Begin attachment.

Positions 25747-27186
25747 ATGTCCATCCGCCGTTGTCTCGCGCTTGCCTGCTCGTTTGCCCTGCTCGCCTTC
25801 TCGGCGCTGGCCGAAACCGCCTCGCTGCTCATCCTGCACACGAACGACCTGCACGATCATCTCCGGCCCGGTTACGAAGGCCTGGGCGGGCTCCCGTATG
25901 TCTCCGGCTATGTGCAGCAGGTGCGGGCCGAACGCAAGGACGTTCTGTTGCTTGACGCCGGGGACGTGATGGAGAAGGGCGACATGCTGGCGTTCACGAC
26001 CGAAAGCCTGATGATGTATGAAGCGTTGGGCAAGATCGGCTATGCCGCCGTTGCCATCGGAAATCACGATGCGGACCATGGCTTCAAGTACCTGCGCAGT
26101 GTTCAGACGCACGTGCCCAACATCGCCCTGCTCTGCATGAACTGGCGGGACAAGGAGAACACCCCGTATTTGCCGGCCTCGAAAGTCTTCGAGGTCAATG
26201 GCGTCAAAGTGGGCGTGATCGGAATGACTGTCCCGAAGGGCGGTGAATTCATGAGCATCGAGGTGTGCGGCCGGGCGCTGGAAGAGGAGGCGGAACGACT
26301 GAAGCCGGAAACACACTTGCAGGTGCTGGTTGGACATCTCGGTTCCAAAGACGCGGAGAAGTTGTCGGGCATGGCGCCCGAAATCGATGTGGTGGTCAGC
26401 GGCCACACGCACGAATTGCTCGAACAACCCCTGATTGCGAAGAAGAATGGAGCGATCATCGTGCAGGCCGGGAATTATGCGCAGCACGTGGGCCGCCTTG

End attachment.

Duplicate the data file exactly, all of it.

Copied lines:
Positions 25747-27186
25747 ATGTCCATCCGCCGTTGTCTCGCGCTTGCCTGCTCGTTTGCCCTGCTCGCCTTC
25801 TCGGCGCTGGCCGAAACCGCCTCGCTGCTCATCCTGCACACGAACGACCTGCACGATCATCTCCGGCCCGGTTACGAAGGCCTGGGCGGGCTCCCGTATG
25901 TCTCCGGCTATGTGCAGCAGGTGCGGGCCGAACGCAAGGACGTTCTGTTGCTTGACGCCGGGGACGTGATGGAGAAGGGCGACATGCTGGCGTTCACGAC
26001 CGAAAGCCTGATGATGTATGAAGCGTTGGGCAAGATCGGCTATGCCGCCGTTGCCATCGGAAATCACGATGCGGACCATGGCTTCAAGTACCTGCGCAGT
26101 GTTCAGACGCACGTGCCCAACATCGCCCTGCTCTGCATGAACTGGCGGGACAAGGAGAACACCCCGTATTTGCCGGCCTCGAAAGTCTTCGAGGTCAATG
26201 GCGTCAAAGTGGGCGTGATCGGAATGACTGTCCCGAAGGGCGGTGAATTCATGAGCATCGAGGTGTGCGGCCGGGCGCTGGAAGAGGAGGCGGAACGACT
26301 GAAGCCGGAAACACACTTGCAGGTGCTGGTTGGACATCTCGGTTCCAAAGACGCGGAGAAGTTGTCGGGCATGGCGCCCGAAATCGATGTGGTGGTCAGC
26401 GGCCACACGCACGAATTGCTCGAACAACCCCTGATTGCGAAGAAGAATGGAGCGATCATCGTGCAGGCCGGGAATTATGCGCAGCACGTGGGCCGCCTTG